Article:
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A whistleblower complaint against President Trump sets off tug-of-war between Congress and the White House; and students around the world strike today to demand action on climate change.

2020Talks - September 20, 2019. (3 min.)  


Climate change is a big issue this election season, and global climate strikes kick off, while UAW labor strikes continue.

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EPA Carbon Rules Good for Green Business in NC

October 7, 2013

RALEIGH, N.C. - While some people are questioning new rules from the Obama administration limiting carbon pollution from new power plants, many others, including those in North Carolina's green industry, say it's a great first step in addressing climate change.

According to John Robbins, a residential developer of green properties near Charlotte, controls on carbon emissions will create better opportunities for new, sustainable forms of energy. And he added that, despite the naysayers, clean energy is the right move for the state and the country.

"Even if there were not climate change, there's plenty of good reasons to pursue renewable energies," he said. "They won't run out, they're not dirty, they don't mess up the environment as you mine them, but I still remain astounded at people's ability to ignore the smoking gun and try to say that there's nothing going on."

The coal industry and some utilities say the draft regulations amount to an outright ban on the construction of new coal plants.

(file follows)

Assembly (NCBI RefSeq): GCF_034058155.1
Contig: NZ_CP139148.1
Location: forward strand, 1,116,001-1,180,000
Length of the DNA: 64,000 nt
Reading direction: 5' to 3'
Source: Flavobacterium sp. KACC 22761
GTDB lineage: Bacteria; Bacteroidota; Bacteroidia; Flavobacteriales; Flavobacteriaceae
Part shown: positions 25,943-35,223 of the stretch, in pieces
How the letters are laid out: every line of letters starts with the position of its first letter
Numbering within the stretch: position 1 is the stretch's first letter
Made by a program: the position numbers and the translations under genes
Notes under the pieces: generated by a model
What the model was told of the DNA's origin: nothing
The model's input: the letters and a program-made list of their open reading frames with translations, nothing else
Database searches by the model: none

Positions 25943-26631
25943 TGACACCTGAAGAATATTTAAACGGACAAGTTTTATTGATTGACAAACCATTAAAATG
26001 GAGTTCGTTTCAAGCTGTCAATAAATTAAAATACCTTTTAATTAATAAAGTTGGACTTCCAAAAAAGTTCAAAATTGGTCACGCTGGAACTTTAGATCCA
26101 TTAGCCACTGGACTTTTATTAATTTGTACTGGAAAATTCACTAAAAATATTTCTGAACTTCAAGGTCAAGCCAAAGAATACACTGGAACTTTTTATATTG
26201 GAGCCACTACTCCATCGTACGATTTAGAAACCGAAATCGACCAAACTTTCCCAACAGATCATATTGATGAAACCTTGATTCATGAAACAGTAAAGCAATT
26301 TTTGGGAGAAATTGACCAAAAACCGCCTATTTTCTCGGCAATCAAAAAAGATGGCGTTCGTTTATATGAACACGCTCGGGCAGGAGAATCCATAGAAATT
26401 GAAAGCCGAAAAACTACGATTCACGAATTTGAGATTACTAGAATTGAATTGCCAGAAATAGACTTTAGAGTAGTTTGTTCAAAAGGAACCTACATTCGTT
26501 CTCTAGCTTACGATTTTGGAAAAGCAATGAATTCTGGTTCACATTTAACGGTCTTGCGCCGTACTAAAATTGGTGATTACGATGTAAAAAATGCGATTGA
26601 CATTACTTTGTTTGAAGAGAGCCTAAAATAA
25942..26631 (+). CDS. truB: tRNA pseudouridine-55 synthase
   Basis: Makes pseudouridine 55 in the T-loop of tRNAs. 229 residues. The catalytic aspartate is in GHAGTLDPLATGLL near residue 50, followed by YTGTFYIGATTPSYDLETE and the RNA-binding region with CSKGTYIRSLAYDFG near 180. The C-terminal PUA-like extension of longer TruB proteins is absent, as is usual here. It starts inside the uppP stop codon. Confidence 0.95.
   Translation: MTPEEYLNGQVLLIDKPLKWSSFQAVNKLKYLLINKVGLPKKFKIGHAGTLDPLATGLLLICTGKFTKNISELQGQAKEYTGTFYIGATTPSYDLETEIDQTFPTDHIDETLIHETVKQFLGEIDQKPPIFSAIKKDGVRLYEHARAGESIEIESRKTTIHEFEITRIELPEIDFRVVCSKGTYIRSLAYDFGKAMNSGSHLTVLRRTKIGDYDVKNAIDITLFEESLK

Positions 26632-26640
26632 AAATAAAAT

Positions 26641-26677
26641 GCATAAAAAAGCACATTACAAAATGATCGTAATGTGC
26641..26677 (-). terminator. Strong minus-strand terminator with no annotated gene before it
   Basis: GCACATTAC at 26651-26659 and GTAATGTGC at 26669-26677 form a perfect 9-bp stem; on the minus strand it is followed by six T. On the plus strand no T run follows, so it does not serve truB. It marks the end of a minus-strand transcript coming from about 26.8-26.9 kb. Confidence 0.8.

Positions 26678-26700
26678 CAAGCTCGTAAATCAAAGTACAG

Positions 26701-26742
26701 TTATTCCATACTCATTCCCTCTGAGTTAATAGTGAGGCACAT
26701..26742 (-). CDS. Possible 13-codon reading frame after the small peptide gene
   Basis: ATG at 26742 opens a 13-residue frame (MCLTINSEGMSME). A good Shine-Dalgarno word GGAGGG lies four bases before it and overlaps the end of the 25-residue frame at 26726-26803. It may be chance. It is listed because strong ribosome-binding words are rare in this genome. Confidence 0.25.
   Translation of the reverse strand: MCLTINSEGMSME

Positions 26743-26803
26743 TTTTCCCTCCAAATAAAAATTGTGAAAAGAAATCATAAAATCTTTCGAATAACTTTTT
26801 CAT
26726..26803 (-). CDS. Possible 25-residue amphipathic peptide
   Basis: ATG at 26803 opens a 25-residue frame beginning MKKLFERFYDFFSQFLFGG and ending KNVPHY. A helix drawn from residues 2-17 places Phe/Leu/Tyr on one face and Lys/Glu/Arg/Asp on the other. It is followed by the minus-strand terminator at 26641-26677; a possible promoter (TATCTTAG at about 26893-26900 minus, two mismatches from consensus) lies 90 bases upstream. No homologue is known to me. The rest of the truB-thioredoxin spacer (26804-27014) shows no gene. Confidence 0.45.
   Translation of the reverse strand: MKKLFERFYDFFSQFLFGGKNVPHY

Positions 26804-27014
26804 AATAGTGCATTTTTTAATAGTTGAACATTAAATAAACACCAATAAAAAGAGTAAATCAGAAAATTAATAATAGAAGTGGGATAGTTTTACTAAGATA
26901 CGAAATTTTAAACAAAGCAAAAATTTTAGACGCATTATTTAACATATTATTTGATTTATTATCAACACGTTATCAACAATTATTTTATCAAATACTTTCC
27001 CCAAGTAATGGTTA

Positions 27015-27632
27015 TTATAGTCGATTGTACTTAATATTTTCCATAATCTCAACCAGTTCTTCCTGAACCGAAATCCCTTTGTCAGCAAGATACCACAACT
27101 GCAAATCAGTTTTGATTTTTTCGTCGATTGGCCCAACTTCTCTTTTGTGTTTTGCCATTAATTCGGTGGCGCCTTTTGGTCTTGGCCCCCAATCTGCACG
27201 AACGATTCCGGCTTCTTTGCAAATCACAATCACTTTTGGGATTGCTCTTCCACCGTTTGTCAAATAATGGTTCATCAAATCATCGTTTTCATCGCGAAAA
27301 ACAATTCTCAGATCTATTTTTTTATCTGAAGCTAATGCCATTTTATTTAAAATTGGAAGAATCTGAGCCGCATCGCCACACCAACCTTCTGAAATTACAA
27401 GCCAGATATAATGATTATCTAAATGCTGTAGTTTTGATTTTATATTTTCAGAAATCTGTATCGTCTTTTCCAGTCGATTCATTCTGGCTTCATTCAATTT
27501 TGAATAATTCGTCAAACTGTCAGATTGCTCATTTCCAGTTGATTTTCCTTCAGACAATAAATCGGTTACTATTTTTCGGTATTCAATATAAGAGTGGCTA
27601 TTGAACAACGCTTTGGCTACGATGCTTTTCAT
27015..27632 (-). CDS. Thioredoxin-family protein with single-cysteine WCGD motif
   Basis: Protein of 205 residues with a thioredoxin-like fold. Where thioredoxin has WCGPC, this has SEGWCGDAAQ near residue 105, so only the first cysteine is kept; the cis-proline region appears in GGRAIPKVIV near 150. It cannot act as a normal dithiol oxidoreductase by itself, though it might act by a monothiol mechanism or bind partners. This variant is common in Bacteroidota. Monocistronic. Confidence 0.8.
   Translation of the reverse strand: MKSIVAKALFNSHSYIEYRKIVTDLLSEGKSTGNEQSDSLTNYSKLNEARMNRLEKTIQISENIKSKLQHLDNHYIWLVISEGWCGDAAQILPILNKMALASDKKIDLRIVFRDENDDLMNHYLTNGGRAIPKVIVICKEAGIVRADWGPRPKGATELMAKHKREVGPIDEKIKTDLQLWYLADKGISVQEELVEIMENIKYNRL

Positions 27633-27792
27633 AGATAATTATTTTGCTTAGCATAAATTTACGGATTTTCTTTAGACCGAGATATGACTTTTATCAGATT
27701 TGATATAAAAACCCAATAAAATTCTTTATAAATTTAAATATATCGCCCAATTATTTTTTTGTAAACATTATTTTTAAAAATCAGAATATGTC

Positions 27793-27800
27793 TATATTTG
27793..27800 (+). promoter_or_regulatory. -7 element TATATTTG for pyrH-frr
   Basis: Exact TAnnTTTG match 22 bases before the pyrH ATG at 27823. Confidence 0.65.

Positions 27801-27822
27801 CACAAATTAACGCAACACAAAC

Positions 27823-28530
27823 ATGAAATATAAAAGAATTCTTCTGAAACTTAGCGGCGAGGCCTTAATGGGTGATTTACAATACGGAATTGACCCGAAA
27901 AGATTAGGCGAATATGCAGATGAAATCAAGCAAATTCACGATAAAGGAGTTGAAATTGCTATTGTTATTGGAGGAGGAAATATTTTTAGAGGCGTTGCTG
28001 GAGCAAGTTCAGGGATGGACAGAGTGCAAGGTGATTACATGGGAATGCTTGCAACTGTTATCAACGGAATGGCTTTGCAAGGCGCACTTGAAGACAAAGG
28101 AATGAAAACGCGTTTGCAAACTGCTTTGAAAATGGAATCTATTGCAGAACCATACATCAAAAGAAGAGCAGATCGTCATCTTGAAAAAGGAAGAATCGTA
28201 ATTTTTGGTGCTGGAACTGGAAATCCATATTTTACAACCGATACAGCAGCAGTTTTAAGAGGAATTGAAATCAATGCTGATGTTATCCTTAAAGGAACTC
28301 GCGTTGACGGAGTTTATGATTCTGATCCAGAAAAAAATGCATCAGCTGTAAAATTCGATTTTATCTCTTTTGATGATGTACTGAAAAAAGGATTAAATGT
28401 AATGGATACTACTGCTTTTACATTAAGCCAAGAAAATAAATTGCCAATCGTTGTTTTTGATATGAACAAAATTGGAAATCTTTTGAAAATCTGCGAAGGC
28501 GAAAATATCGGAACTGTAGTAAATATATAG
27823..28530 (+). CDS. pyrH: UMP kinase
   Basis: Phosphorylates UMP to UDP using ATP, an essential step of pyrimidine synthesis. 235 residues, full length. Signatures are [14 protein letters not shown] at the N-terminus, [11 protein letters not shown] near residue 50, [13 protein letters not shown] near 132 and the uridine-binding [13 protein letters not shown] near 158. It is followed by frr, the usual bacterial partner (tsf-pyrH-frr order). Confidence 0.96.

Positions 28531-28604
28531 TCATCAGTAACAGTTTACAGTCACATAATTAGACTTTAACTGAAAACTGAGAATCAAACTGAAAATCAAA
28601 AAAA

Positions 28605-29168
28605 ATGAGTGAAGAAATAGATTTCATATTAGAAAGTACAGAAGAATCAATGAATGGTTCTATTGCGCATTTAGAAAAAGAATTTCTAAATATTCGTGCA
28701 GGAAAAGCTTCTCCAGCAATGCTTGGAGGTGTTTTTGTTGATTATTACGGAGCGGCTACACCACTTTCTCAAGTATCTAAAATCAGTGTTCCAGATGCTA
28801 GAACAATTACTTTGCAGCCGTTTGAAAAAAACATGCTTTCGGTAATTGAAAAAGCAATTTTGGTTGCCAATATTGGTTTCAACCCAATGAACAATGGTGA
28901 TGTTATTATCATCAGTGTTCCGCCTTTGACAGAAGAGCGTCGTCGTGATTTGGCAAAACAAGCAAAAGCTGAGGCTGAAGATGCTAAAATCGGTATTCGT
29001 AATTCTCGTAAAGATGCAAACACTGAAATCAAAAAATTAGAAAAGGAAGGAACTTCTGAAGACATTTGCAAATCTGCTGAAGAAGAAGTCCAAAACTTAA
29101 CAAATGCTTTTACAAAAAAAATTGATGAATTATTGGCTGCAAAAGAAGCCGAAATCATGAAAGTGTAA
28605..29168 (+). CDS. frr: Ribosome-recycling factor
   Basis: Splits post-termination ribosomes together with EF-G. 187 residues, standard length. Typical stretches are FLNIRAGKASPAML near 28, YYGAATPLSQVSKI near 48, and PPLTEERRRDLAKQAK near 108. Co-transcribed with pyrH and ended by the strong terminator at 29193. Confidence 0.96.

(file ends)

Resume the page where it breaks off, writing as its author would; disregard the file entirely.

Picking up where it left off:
Next summer, the EPA is expected to announce its next set of rules, which will restrict carbon emissions from existing power plants, something many experts say will go much further to reduce emissions.

Some critics argue the regulations will kill jobs, but Robbins said they will actually grow jobs in green energy, and that more businesses are seeing the economic benefits in renewable energy.

"Why would we not go in a way that damages the earth less, does not cause climate change and makes us more strategically independent, which sustainable energies do?"

Former EPA administrator Carol Browner said power plants account for about 40 percent of all the carbon pollution in the U.S., and that the new restrictions are part of a common-sense solution to climate change.

"There are requirements to reduce other dangerous pollutants: arsenic, lead, mercury, all quite dangerous so this will be the first standards, the first requirements for power plants to reduce their carbon pollution."

A recent analysis from the World Resources Institute shows North Carolina has already made considerable progress in reducing emissions and building a strong, clean energy sector that can meet future carbon standards.

Mary Kuhlman, Public News Service - NC